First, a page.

This historic Bruce-Oosterwijck pendulum sea clock played an important role in the long quest for a practical way of determining longitude at sea; a problem that made sea voyages incredibly hazardous.
Severyn Oosterwijck (c.1637- c.1694)
The Hague, the Netherlands
17cm x 13.5cm x 7cm
The clock is on display in the Earth in Space gallery at the National Museum of Scotland.
Did you know?
In 1714, a prize was offered to anyone who could find a way of successfully calculating longitude at sea. The fame of this prize continues to the present day, with the Longitude Prize offered to tackle growing levels of antimicrobial resistance.
“…nothing is so much wanted and desired at sea, as the discovery of the longitude, for the safety and quickness of voyages, the preservation of ships, and the lives of men…- Longitude Act, 1714
Made in 1662, the clock was part of the first attempt to establish longitude at sea with a purpose-made mechanical timepiece. While latitude (the north-south position of a point on the Earth's surface) could be worked out by observing the height of the sun or stars above the horizon, longitude (the east-west position) was harder to ascertain.
The ‘longitude problem’ is famous as an exemplar of scientific endeavour with a truly global effect, however, the early Scottish contribution is less well-known.
Alexander Bruce, Earl of Kincardine commissioned the mechanism for this clock from the Dutch maker Severyn Oosterwijck in 1662. Bruce lived in the Netherlands as part of the Stuart court in exile and was one of the founder members of the Royal Society.
Oosterwijck (c.1637- c.1694) was a leading clockmaker and craftsman of the Dutch golden age who played a key part in the birth of the pendulum clock. He became the first Master of the Hague Clockmaker’s guild, having been one of the petitioners for its incorporation.
As the Earth rotates, different places on the globe experience different times. Sunrise comes first to Moscow, then Edinburgh, then New York. On a smaller scale, sunrise (and noon, and sunset) comes just over four minutes earlier in Edinburgh than in Glasgow to its west. If you have a clock which was set to the exact sun time in one place and it keeps accurate time as you carry it somewhere else, you can work out how far east or west you have travelled. The difference between the local time from the sun where you are, and the time at your reference location gives the longitude.
To use this method to work out longitude at sea required a clock that would keep accurate time on board a ship, in humid conditions on a pitching and tossing sea. In the 17th century, this was easier said than done.
Knowing your latitude and longitude at sea is not enough for good navigation – it is also vital to know where the ports and dangerous rocks are, which requires accurate maps. British expertise in mapping led to the worldwide adoption of Greenwich Meridian (the North-South line through the Royal Observatory, Greenwich, London) as the universal zero for longitude in 1884. Longitude was therefore calculated by working out the time difference between your location and Greenwich Mean Time.
The first practical pendulum clock was invented in 1656 by the Dutch mathematician and astronomer Christiaan Huygens (1629–95). He then turned his attention to the creation of an accurate sea clock for the determination of longitude.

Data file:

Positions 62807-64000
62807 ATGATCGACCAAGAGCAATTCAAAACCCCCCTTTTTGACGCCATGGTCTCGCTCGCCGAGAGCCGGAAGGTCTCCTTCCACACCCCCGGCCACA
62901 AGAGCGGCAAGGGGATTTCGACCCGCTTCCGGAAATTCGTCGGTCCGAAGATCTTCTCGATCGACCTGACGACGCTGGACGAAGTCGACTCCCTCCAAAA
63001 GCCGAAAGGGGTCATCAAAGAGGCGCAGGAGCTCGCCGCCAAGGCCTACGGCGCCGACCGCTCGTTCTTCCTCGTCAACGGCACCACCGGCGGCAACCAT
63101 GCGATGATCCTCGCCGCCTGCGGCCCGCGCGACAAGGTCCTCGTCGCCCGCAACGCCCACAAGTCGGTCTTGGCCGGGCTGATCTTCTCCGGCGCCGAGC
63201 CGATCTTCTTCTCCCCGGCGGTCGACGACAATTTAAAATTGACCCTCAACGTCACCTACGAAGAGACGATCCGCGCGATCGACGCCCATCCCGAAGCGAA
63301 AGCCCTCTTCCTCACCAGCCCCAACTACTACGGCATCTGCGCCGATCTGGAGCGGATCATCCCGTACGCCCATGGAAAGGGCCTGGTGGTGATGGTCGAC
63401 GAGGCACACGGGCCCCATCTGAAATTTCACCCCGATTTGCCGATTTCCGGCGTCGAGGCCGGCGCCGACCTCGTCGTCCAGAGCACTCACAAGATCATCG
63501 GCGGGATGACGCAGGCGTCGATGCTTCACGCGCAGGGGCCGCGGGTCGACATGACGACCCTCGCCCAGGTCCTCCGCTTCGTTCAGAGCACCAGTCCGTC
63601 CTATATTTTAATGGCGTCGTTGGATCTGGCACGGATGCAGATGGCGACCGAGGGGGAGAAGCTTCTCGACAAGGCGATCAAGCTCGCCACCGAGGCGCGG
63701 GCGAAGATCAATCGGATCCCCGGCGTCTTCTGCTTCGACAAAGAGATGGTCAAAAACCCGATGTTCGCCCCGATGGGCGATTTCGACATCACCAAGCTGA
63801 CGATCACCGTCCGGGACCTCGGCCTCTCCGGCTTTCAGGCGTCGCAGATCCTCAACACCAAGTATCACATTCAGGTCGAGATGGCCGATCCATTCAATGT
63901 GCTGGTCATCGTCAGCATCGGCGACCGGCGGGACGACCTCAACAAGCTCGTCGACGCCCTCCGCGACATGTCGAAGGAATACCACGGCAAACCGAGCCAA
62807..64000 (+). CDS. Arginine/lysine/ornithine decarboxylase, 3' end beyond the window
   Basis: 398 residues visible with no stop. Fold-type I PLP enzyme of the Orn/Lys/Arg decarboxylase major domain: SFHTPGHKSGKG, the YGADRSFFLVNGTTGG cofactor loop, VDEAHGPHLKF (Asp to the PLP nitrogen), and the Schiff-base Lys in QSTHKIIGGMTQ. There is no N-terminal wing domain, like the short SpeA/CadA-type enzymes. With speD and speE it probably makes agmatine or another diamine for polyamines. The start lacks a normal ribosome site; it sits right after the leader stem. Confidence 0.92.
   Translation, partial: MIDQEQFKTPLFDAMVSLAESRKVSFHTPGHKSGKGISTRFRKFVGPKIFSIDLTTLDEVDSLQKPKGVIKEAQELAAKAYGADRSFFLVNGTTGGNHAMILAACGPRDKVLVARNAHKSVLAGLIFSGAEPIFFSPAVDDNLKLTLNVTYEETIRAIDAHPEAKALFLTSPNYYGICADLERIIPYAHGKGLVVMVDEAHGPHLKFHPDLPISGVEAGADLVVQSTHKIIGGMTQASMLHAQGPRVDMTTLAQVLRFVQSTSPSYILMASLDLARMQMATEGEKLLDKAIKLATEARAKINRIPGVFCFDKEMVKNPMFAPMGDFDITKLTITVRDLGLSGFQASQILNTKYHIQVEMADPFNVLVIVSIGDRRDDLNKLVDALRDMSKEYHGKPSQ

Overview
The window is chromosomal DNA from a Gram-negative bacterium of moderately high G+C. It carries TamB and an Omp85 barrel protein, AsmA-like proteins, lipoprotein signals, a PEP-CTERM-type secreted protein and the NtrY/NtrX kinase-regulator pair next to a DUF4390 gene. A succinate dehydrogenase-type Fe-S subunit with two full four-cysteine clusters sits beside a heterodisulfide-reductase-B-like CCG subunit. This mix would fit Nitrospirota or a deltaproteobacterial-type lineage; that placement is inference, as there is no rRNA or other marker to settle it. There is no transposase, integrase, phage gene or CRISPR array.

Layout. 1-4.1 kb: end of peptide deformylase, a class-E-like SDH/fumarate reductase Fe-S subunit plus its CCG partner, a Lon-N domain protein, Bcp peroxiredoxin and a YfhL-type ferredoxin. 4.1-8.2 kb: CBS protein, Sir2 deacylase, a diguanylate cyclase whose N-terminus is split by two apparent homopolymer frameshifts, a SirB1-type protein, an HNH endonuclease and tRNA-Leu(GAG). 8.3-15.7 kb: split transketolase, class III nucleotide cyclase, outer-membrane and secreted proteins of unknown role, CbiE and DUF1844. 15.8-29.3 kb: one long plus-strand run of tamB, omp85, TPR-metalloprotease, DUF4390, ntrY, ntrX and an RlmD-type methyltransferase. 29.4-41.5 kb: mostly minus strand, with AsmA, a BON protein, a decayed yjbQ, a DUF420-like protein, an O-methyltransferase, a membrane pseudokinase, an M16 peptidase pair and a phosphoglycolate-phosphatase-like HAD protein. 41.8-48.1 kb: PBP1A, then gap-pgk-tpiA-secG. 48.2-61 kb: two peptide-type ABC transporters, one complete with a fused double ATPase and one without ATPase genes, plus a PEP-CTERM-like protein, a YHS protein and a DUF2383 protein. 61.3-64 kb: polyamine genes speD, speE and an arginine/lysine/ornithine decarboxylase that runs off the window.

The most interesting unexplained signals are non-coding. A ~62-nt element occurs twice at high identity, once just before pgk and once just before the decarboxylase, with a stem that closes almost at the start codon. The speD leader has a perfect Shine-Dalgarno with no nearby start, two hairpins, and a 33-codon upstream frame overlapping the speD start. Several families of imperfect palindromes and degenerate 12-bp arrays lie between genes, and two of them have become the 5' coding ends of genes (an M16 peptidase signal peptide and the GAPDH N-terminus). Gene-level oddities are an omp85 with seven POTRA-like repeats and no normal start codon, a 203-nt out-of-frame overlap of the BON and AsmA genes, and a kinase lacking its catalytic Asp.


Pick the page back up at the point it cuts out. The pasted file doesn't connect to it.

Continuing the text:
Huygens collaborated with Bruce on the project, with the Scot introducing a number of new features to the Dutchman's designs before having four sea clocks made, two of them by Severyn Oosterwijck.
Signature of Severyn Oosterwijck on the Bruce-Oosterwijck longitude pendulum clock.
By the end of 1662, Bruce’s initial sea-trials were proving promising. More formal sea-trials were carried out, with reports suggesting that the clocks had performed exceptionally well.
However, these reports eventually proved to be inaccurate. Captain Robert Holmes, who had been entrusted with the trials of the clocks (though his attention was clearly more devoted to plundering Dutch merchant shipping), had reported implausible success beyond even the best hopes for the clocks. Samuel Pepys was asked to investigate, and it transpired that the glowing reports were entirely fictitious. Despite the optimism of the 1660s and extensive discussions over patents and profits, the new marine timekeepers turned out not to be the solution that had been hoped for.
It was another century before the English clockmaker John Harrison would famously solve the longitude problem.
After its sea trials in the 1660s, Bruce's clock was converted into a domestic clock and disappeared from the historical record. There is no knowledge of its whereabouts between c.1670 and 1972; it appears its interest was forgotten, and it was accepted as a later 17th-century domestic clock, though still of considerable importance for its date, maker and quality of craftsmanship. It owes its survival to serving as a working clock over the centuries and has only recently been recognised for its role in the quest for longitude.
Now, however, the clock will take its place in the story of our planet and the Universe told in the Earth in Space gallery, demonstrating the innovative spirit and international collaboration so critical to Scotland's history.
We are grateful to the fine art auctioneer Dreweatts 1759 for their generous practical assistance with our purchase of this timepiece.
Acquired with support from